This is the same thing as saying that

The fact that is a finite module over the ring implies by Nakayama that the localized module is zero. In particular, there is but in such that . What does this buy us? Well, it means that on the open set where is invertible, we have that is just . So can have no points lying over . This is the open neighborhood of not containing anything in the image of that we wanted.

** 0.2. The scheme case **

OK. Well, it turns out that pretty much that entire proof carries over to the case of schemes. In particular, we can show:

Proposition 4Suppose is a commutative ring. Then the map

is a closed map.

This is enough to imply properness of (and consequently that of as properness is preserved under base change). The reason is that to show that is closed for any scheme , it reduces by covering by open affines to the case of affine itself. To prove this, let’s try to imitate the previous proof. Consider a closed subscheme . One way to get such a subscheme is to consider a homogeneous ideal and consider the inclusion

Then the closed subset is just the set of homogeneous prime ideals in containing (provided you think of via homogeneous primes). So let’s suppose that a point in , represented by a prime , has trivial fiber over . We want to show that there is an open neighborhood of which has trivial fiber. Well, first of all, we can make this more algebraic. To say that is not in the image of is to say that , where is the quotient field at and we have the standard morphism

However, the process of forming ‘s plays nice with base-change. The precise statement is that if is a morphism of rings, then the map of graded rings induces a *cartesian* diagram between the appropriate Proj’s and Spec’s.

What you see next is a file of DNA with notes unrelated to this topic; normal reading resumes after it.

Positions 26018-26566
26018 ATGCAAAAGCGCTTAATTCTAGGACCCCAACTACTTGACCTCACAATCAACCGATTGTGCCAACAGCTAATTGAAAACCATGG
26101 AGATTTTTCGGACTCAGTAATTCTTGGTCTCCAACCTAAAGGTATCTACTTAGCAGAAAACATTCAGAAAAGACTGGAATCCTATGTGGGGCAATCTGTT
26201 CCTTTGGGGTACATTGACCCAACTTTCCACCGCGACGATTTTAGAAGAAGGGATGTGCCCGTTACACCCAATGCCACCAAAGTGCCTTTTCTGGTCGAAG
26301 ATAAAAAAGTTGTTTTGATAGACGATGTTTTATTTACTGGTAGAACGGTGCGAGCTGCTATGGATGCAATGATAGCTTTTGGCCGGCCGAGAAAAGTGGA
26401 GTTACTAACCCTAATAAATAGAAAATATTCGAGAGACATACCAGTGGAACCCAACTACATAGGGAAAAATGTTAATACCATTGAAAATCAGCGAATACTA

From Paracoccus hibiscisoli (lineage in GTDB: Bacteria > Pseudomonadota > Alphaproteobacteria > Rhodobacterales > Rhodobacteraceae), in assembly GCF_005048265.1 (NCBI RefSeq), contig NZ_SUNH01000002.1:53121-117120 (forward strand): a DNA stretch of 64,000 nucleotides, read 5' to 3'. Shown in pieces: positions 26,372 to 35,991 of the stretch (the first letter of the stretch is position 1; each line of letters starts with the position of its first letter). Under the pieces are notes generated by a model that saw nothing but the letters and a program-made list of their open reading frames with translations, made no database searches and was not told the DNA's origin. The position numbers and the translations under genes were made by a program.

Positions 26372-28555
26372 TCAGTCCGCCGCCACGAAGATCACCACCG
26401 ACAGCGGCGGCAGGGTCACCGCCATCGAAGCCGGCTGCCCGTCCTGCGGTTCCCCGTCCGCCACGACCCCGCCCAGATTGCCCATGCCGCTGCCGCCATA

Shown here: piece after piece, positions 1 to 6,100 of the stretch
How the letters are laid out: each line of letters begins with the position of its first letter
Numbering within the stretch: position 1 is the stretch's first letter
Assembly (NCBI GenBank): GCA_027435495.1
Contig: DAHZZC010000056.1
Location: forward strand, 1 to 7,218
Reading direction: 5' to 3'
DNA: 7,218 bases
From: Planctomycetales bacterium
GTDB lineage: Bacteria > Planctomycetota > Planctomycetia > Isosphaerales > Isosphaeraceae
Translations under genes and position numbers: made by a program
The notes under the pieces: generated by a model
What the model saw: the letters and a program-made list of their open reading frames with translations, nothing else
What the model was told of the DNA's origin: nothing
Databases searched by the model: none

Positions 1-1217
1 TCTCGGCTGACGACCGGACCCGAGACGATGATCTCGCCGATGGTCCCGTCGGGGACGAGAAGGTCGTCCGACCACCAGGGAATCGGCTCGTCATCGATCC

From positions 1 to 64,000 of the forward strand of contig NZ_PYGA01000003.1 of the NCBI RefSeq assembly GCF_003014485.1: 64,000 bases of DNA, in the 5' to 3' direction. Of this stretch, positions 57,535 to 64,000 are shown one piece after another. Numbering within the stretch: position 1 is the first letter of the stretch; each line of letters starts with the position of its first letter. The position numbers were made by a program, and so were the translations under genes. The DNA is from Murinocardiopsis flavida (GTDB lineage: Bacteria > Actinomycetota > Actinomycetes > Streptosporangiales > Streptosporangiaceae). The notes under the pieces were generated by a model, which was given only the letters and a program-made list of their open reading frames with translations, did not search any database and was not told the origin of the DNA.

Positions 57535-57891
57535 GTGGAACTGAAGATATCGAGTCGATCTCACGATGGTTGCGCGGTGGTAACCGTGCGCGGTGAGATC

Probably the easiest way to see this is to use the explicit standard open cover of by open affines. You can look this up in EGA. Anyway, back to the main proof. So we know that the fiber of over is , and similarly the fiber of is . To say that the proj of something is zero is to say that it vanishes in high degrees. This means that

is surjective for large . (Here the subscript means degree .) By Nakayama’s lemma and the finite generation of , we find that . There is thus such that

I claim that the image of doesn’t intersect . Indeed, to see this, we consider the fibered product ; this is . But the ideal contains all the homogeneous elements of degree . Since it is an ideal, it contains all homogeneous elements of degree . So

is zero in sufficiently high dimensions. Thus it has trivial . And the fiber over is empty, completing the proof.

Anyway, what’s the moral of all this? One is that properness and separatedness don’t require noetherian hypotheses to work, and the “non-elementary” means of valuative criteria is unnecessary to prove the properness of projective morphisms.

Incidentally, properness is not synonymous with projectivity. Under reasonable hypotheses, proper morphisms can be approximated by projective morphisms, though; this is called Chow’s lemma, and is crucial for proving things like the direct image theorem (the push-forward of a coherent sheaf by a proper map is coherent–ditto for the higher direct images).

March 8, 2013 at 3:57 am

Akhil, are you are making the assumption that Proj S is empty precisely when the graded ring S vanishes at high degrees? This isn’t quite the case I think. Indeed, consider a graded ring S with nontrivial elements of arbitrarily high odd degrees and then kill all even degree parts. Then any element in S+ is nilpotent. But this means that S+ is contained in every prime. In particular Proj S is empty, but S doesn’t vanish at high degree.

March 8, 2013 at 7:31 pm

I don’t think so — the proof only deals with graded algebras finitely generated over their degree zero component, in which case we do have an equivalence (if everything in is nilpotent, then is zero in sufficiently high degrees).